HR Policy Association

OFCCP Reconsidering Use of Pay Data in Enforcement Efforts

Published on: September 10, 2021

Authors: Daniel W. Chasen

Topics: Inclusion and Diversity

The U.S. Labor Department’s Office of Federal Contract Compliance Programs announced it will reevaluate using 2019 worker pay data broken down by race, sex, ethnicity, and job group (“EEO-1 Component 2 data”) to augment its enforcement efforts and process for selecting federal contractors for audit.

Background:  In 2019, OFCCP announced that it would not request, accept, or use EEO-1 Component 2 compensation data that employers submitted that year for the agency's federal contracting audits.

  • “Although the data could potentially inform OFCCP’s scheduling process for compliance evaluations, it is too broad to provide much utility to OFCCP,” the agency said at the time.  “[It] is not collected at a level of detail that would enable OFCCP to make comparisons among similarly situated employees as required by the Title VII standards.”

The 2019 decision was “premature and counter to the agency’s interests in ensuring pay equity,” OFCCP argues in a recent notice in the Federal Register.  “The joint (EEOC and OFCCP) collection and analysis of compensation data could improve OFCCP’s ability to efficiently and effectively investigate potential pay discrimination.  Also, analyzing compensation data in conjunction with other available information, such as labor market survey data, could help OFCCP identify neutral criteria to select contractors for compliance evaluations.”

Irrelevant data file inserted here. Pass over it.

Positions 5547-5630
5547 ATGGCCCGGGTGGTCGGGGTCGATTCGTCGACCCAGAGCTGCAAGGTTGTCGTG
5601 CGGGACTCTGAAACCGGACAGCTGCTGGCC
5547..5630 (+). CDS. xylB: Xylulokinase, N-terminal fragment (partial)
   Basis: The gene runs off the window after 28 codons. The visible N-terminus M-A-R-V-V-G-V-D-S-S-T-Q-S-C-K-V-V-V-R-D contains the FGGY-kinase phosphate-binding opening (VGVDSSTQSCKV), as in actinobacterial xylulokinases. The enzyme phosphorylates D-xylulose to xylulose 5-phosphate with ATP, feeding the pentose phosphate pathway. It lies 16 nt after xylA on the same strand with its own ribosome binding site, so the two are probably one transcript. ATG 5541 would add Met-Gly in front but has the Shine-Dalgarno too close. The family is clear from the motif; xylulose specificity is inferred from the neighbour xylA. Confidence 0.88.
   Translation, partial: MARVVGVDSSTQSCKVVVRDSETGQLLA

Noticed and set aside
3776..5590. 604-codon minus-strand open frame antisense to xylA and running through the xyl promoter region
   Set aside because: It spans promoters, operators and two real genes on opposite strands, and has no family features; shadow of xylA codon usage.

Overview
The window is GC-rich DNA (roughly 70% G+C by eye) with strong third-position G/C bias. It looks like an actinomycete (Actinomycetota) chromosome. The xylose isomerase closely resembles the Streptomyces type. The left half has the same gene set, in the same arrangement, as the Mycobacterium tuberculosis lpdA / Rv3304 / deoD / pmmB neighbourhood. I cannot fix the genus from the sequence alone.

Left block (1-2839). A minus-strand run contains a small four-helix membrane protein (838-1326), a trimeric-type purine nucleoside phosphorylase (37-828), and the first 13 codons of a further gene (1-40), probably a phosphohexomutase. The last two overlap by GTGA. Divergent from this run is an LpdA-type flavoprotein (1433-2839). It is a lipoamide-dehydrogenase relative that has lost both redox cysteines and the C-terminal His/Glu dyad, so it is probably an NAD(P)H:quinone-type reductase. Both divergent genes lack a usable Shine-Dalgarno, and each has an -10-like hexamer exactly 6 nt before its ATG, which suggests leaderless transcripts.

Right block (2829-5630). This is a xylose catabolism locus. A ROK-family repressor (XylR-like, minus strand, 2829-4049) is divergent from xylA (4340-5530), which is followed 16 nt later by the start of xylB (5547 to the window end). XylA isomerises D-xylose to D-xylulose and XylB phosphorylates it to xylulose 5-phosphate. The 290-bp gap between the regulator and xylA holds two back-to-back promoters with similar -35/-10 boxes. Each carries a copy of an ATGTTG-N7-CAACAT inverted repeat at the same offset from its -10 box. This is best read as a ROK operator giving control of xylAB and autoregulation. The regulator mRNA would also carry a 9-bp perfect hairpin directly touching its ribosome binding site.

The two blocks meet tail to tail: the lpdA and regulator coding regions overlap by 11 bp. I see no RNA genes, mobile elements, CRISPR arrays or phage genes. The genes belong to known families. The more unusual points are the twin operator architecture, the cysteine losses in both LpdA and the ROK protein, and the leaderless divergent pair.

Public disclosure risk:  Although the EEOC is required to keep the Component 2 data confidential, once transmitted to OFCCP, the Component 2 data may be released to the public using a Freedom of Information Act request. 

Outlook:  The move may signal that OFCCP is coordinating with EEOC on reinstating the Component 2 requirement, which EEOC opted not to renew in 2019.  It is worth noting that OFCCP already receives detailed contractor compliance data to assess pay equity in standard compliance evaluations.

Daniel W. Chasen

Vice President, Workplace Policy, HR Policy Association

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